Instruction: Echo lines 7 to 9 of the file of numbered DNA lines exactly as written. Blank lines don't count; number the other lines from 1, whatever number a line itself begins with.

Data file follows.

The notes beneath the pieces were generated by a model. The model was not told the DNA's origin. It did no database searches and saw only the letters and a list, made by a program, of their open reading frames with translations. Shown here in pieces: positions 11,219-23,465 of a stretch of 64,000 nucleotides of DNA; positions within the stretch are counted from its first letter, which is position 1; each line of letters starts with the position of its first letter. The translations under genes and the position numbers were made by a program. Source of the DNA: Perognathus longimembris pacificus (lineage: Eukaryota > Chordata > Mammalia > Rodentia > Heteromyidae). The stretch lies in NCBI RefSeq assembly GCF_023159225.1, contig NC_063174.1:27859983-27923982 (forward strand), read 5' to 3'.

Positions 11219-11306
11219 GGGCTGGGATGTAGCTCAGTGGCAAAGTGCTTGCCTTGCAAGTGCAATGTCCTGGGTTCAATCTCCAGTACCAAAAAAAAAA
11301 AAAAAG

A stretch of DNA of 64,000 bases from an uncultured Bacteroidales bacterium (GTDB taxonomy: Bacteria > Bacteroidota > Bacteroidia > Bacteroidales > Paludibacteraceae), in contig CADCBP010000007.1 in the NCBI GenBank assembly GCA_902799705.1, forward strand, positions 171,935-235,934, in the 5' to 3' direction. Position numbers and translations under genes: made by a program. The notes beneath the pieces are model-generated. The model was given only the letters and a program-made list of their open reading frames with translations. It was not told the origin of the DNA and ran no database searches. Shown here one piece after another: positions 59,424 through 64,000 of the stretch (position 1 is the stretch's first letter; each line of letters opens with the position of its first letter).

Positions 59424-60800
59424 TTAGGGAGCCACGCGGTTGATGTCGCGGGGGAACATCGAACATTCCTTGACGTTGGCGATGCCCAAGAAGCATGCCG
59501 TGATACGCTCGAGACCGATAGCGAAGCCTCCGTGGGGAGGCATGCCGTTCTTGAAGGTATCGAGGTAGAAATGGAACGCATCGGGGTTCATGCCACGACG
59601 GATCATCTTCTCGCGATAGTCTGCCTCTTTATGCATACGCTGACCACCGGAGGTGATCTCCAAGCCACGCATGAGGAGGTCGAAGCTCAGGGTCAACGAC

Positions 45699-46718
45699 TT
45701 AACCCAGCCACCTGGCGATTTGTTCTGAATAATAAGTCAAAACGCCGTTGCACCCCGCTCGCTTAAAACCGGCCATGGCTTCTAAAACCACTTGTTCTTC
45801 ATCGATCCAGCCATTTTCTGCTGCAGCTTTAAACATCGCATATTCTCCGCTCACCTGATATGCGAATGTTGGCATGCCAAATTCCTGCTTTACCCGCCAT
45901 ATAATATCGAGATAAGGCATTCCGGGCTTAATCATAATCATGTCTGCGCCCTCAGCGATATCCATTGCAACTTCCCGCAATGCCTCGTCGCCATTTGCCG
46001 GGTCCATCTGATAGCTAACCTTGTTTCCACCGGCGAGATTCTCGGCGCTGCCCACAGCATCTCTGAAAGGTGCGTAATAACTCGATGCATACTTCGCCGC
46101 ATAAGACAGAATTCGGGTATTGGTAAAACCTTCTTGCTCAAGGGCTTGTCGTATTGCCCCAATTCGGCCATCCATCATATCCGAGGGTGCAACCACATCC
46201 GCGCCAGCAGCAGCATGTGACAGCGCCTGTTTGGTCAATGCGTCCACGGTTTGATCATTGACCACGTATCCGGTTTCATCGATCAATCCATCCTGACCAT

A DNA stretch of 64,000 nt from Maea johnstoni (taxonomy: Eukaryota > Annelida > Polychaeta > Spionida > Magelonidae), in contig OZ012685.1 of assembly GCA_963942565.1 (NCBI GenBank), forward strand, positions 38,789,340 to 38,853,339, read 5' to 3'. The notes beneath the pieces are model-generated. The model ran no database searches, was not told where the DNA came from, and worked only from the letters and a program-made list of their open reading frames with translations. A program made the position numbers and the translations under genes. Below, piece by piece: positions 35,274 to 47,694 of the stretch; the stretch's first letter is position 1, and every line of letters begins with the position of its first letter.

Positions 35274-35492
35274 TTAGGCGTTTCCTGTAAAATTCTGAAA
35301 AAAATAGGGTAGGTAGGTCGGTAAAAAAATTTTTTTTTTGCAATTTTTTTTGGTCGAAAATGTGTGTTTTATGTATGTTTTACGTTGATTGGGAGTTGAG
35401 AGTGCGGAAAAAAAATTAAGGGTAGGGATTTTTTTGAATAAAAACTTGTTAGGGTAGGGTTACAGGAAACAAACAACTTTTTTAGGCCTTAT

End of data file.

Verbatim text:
59424 TTAGGGAGCCACGCGGTTGATGTCGCGGGGGAACATCGAACATTCCTTGACGTTGGCGATGCCCAAGAAGCATGCCG
59501 TGATACGCTCGAGACCGATAGCGAAGCCTCCGTGGGGAGGCATGCCGTTCTTGAAGGTATCGAGGTAGAAATGGAACGCATCGGGGTTCATGCCACGACG
59601 GATCATCTTCTCGCGATAGTCTGCCTCTTTATGCATACGCTGACCACCGGAGGTGATCTCCAAGCCACGCATGAGGAGGTCGAAGCTCAGGGTCAACGAC